With the New York Rangers losing forwards Brad Richards, Benoit Pouliot, Brian Boyle and Derek Dorsett newcomer Kevin Hayes believes there’s an opportunity to be had at training camp.
The Boston College product, who chose to sign a two-year, $7.5 million contract with the Rangers earlier this month, spoke to the Rangers website about his decision.
“At the end of my BC career we sat down with my family and thought that it was best to explore other options,” he said. “It wasn’t really hectic cause I wasn’t allowed to talk to anyone until Aug. 15 so I basically had a free three months to train, hangout and relax. But ever since Aug. 15, it’s been pretty hectic.
“Ultimately I chose the Rangers and I’m extremely excited about it.”
Hayes admitted former Boston College teammate, and current Ranger, Chris Kreider called him to sell him on New York while he was making his decision.
“He called me Aug. 15 late and kind of just broke down everything about the city the good, the bad and stuff,” he said. “I only talked to him a couple times on the phone.
“Kreids was my line mate the year we won the national championship and it’s always nice to have one of your good buddies on the team. Hopefully he can show me the ropes.”
The 6-foot-3, 205-pound left-handed shot scored 27 goals and 65 points in 40 games during his final season at Boston College. In total, he appeared in 142 games for the Eagles scoring 44 goals and 132 points.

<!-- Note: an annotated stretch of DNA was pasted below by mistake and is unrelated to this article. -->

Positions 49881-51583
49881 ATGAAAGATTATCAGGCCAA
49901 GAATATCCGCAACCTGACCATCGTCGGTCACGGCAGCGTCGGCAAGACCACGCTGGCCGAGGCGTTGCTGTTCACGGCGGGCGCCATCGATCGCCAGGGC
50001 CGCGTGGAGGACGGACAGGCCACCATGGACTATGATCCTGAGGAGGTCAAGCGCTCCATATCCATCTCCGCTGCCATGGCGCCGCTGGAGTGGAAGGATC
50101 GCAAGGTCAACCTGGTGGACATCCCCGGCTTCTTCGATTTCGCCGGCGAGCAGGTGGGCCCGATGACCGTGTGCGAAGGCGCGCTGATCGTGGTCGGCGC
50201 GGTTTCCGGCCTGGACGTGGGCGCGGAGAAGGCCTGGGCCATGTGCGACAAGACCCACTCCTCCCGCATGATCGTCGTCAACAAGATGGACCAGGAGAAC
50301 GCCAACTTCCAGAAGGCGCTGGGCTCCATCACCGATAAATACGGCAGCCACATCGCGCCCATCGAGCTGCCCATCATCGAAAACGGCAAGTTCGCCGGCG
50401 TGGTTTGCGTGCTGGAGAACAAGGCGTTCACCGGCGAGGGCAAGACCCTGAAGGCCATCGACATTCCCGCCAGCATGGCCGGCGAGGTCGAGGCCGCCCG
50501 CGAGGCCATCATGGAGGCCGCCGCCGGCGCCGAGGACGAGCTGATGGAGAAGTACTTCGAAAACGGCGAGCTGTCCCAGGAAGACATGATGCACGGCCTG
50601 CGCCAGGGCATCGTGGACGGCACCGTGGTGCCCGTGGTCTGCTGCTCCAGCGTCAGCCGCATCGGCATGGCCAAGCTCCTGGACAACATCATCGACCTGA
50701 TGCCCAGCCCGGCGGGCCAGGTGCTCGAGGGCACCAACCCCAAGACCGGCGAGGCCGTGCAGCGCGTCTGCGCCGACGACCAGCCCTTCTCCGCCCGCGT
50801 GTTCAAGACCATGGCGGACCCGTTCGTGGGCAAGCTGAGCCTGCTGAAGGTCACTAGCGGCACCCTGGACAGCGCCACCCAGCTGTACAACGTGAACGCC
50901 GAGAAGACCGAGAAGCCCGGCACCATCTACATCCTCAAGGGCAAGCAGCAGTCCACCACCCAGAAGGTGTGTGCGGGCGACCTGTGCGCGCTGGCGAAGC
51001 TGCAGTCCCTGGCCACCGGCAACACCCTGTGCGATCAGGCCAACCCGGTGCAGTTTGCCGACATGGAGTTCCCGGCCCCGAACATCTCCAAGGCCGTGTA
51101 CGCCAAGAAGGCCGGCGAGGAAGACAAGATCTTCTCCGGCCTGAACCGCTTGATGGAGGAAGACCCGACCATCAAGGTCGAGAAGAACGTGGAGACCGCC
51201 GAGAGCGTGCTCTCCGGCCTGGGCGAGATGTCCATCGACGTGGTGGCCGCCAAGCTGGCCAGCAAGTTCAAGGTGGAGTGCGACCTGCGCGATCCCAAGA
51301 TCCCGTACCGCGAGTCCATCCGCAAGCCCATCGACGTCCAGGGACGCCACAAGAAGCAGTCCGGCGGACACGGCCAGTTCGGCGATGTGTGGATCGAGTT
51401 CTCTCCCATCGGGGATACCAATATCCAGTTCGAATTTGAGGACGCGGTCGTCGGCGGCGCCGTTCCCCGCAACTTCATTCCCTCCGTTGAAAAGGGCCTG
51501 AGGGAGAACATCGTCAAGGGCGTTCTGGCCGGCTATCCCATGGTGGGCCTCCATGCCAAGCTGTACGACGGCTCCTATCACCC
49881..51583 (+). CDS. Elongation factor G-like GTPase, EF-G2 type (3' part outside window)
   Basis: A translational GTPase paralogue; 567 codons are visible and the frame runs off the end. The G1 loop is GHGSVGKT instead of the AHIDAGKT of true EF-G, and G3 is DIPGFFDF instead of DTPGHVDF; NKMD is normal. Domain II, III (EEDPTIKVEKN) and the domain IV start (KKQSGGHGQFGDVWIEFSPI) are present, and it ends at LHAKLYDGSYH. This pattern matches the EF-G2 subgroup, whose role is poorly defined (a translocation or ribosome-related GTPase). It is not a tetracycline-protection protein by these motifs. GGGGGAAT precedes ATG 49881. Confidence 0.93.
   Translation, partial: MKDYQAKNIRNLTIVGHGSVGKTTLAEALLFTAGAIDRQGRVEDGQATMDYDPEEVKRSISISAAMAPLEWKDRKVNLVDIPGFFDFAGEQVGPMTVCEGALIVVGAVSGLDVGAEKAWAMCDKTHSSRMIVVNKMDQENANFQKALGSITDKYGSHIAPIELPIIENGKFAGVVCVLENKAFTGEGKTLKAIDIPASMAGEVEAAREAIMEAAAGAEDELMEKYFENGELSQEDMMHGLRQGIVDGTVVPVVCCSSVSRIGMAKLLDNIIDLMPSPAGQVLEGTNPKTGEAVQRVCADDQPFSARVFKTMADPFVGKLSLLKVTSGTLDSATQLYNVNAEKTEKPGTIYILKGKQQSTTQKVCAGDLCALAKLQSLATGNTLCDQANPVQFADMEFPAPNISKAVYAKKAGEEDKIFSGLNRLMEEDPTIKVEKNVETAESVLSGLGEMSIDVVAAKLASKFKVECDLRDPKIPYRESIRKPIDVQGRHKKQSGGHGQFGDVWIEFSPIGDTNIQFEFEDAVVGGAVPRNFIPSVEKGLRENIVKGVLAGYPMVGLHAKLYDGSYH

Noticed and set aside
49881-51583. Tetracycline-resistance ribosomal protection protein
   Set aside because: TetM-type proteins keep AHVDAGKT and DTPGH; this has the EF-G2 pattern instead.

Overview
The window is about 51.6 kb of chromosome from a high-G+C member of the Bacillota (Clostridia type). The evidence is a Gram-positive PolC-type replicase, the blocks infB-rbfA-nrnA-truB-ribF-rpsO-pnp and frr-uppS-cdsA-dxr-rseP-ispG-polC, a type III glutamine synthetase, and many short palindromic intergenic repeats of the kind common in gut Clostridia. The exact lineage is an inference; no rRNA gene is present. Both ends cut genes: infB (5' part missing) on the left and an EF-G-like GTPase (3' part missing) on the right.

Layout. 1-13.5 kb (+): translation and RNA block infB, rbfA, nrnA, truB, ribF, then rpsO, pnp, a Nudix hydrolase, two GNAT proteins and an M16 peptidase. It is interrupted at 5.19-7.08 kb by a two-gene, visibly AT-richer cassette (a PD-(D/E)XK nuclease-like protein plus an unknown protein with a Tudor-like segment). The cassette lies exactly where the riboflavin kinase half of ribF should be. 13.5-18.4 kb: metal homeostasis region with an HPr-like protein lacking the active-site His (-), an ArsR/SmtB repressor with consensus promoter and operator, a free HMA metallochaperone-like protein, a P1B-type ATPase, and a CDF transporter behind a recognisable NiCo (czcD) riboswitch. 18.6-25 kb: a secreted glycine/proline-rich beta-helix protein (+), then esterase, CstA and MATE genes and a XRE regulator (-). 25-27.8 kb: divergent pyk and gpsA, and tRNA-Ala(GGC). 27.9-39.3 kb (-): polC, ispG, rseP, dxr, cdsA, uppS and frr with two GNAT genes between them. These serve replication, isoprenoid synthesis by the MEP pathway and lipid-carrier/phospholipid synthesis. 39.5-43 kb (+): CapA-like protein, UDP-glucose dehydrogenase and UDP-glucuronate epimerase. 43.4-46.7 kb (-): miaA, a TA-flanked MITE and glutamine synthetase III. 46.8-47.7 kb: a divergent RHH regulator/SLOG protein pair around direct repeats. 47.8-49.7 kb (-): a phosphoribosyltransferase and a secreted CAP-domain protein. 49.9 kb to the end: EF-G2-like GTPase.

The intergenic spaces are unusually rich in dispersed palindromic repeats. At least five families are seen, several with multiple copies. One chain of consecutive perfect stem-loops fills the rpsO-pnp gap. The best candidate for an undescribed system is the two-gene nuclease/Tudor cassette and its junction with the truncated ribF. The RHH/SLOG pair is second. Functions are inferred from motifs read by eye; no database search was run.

Hayes, 22, was originally a first-round pick of the Chicago Blackhawks (24th overall in 2010).
According to the Massachusetts native, Alain Vigneault’s style in addition to talking to Kreider and Boyle is what helped him settle on the Rangers.
“The coach… I really like the style the coach plays so I figured this would be the best opportunity for me,” he said.
Hayes says his ultimate goal is to crack the Ranges lineup this season. Despite the aforementioned departures, the Rangers did bring in NHL veterans such as Tanner Glass, Lee Stempniak and Matthew Lombardi so Hayes will have competition as he tries to make the jump from college hockey to the NHL.
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